A partnership between the Woodland Trust and the National Trust

Looking Deeper into the Water of the Teign

For those of us fortunate enough to walk along the banks of the River Teign in Fingle Woods, we can admire the beauty of the rippling water; clean and sparkling as it bustles along its tree lined channel. We can enjoy the sight and sound of the fresh water tumbling down the small gullies, carrying cool, clear water from the fields and forests above the gorge to join the river on its way downstream. The scene along the Teign is a visual treat where the pure, moist air and tumbling torrents can satisfy the senses but, how do we know what is actually in that water? Is it all as pure as we might think?

The dipper – a resident of the River Teign [photo: P. Moody]

Earlier this year, a team of experts was assembled to look into the water courses in the valley and find a way to study and record exactly what is going on. A combination of science and technology would be needed to get to the bouldery bottom of this question and produce some transparent results.

The Woodland Trust’s Dave Rickwood explained how “in the early stages of the woodland restoration, a group of local anglers suggested that monitoring the Teign could help us to understand the impact of water quality on the numbers of fish. We pursued this idea and the development of this new project will also provide us with some important information on the impact of the woodland restoration. If we monitor the water before, during and after woodland management work we hope to see whether our improvements to the woodland habitat will also benefit the quality of the water”.

In their initial report, the Westcountry Rivers Trust suggested that “little is known about the current effects of woodland management of this type on water quality, and the data from this project will be of interest to anglers, foresters and regulatory bodies alike”. But, to collect this data in a steep sided gorge would be a challenge. To provide a full set of information, a set of sensors has been installed in the tributaries and in two places, upstream and downstream along the Teign. Due to the precipitous terrain, real-time records of acidity and temperature will be sent via a telemetry system to a receiving post at Tim Cox’s farm above the valley. From there, the results can be monitored over the internet.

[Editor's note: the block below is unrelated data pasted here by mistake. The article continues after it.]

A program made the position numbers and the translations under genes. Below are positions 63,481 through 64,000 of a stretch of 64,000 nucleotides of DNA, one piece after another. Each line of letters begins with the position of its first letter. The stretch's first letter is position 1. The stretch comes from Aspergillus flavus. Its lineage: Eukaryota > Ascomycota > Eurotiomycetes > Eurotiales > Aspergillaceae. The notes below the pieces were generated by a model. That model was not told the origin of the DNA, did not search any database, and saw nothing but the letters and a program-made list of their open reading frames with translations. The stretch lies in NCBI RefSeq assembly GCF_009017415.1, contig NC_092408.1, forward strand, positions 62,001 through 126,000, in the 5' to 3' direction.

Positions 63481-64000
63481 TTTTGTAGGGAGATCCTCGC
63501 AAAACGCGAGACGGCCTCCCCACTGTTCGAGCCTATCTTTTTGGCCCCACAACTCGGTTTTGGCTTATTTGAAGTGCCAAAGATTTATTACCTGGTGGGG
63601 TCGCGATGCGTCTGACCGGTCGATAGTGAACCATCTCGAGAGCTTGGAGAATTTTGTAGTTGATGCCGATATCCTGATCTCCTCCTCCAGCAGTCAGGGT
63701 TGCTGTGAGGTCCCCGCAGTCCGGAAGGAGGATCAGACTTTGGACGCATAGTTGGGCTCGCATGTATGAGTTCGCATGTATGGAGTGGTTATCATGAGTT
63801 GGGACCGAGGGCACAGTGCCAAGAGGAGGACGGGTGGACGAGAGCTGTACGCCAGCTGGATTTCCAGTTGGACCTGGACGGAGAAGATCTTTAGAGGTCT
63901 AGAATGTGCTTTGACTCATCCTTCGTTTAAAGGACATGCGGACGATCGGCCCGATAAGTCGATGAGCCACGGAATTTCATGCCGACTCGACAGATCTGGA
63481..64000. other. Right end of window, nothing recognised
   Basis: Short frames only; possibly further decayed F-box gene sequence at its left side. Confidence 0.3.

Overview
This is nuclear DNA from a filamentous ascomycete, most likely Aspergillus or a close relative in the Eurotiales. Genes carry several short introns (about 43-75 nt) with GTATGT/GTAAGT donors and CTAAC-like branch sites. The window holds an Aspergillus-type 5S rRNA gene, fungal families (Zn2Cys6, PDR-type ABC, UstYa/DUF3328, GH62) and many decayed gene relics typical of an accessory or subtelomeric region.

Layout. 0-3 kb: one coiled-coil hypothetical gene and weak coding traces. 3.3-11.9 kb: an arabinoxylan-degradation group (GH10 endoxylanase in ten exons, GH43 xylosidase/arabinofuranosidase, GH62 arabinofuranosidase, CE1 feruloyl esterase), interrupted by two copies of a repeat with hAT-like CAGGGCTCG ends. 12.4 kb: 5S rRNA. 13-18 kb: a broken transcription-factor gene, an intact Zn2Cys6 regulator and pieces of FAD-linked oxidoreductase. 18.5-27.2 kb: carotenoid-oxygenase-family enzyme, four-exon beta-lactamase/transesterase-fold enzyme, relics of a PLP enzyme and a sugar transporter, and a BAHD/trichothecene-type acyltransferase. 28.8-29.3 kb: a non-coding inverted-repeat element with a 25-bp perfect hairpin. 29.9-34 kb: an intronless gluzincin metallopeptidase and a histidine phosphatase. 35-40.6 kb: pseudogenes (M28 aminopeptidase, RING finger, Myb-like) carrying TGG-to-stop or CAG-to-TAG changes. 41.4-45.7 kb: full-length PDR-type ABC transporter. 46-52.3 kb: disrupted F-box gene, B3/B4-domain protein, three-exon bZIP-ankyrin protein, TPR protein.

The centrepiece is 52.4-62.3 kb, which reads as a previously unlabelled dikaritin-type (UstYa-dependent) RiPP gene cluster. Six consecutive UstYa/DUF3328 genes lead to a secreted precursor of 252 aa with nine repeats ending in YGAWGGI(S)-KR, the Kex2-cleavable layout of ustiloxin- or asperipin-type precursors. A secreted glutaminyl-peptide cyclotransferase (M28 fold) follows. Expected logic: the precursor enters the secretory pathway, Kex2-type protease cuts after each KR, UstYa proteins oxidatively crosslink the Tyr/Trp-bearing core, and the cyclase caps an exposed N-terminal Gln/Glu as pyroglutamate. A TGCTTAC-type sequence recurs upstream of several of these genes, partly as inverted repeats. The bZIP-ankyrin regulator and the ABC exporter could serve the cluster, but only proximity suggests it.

Stream sensor locations (blue), upstream and downstream river monitoring points (yellow) and relay stations (red)

There are also two new rainfall sensors, one on each side of the valley to provide “contextual evidence” for any changes in the water quality. In addition to all these sensors, a turbidity sensor was installed in the Halls Cleave stream, the largest of the five Teign tributaries. Turbidity is a measure of the optical clarity of the water. High turbidity can be an indication of pollution from excess sediments being discharged or disturbed in a water course which can smother the river bed, causing problems for spawning fish and invertebrate health. The first set of recordings will provide a baseline of data which can be compared with future readings during and after forestry operations.

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Much of this hi-tech equipment was installed by the National Trust volunteers. As well as their expertise in conservation and land management, the Teign Valley team has many other hidden talents. Martin Beney is an expert in electronics and has installed a lot of the remote sensing equipment and the telemetry stations around the surrounding landscape. As you walk along the riverside track you may see wooden boxes and aerials mounted on trees. These have been installed by him and other members of the team, using their tree climbing skills.

Michael installing the monitoring aerial [photo: M.Beney]

Even though this project is in its early stages it is showing some interesting results. The WRT explained “there were the diurnal swings in pH seen at all the monitoring sites, but excess CO2 in this case is produced by increased biological respiration during the night, as opposed to increased photosynthesis during the day which uses up CO2 to produce oxygen”

An example of the diurnal swings in pH logged at Butterdon Ball Wood Stream. The graph shows four full days (1st – 5th July 2017) of data logged every 15 minutes

As well as current human activities, past events are still playing their part. “A legacy of acid rain (pH < 5) resulting from increased industrialisation in western Europe as far back as 1860 is thought to still affect areas on Dartmoor. Historically, the technology used for reducing emissions of these pollutants was not as advanced as present and their persistent nature can still contribute to the acidification of water courses”.

So, there is still a long way to go before we get a clear picture of this part of the river catchment, but the undimmed enthusiasm of the Fingle Woods team will hopefully ensure a bright future for the waters of the Teign.

by Matt Parkins

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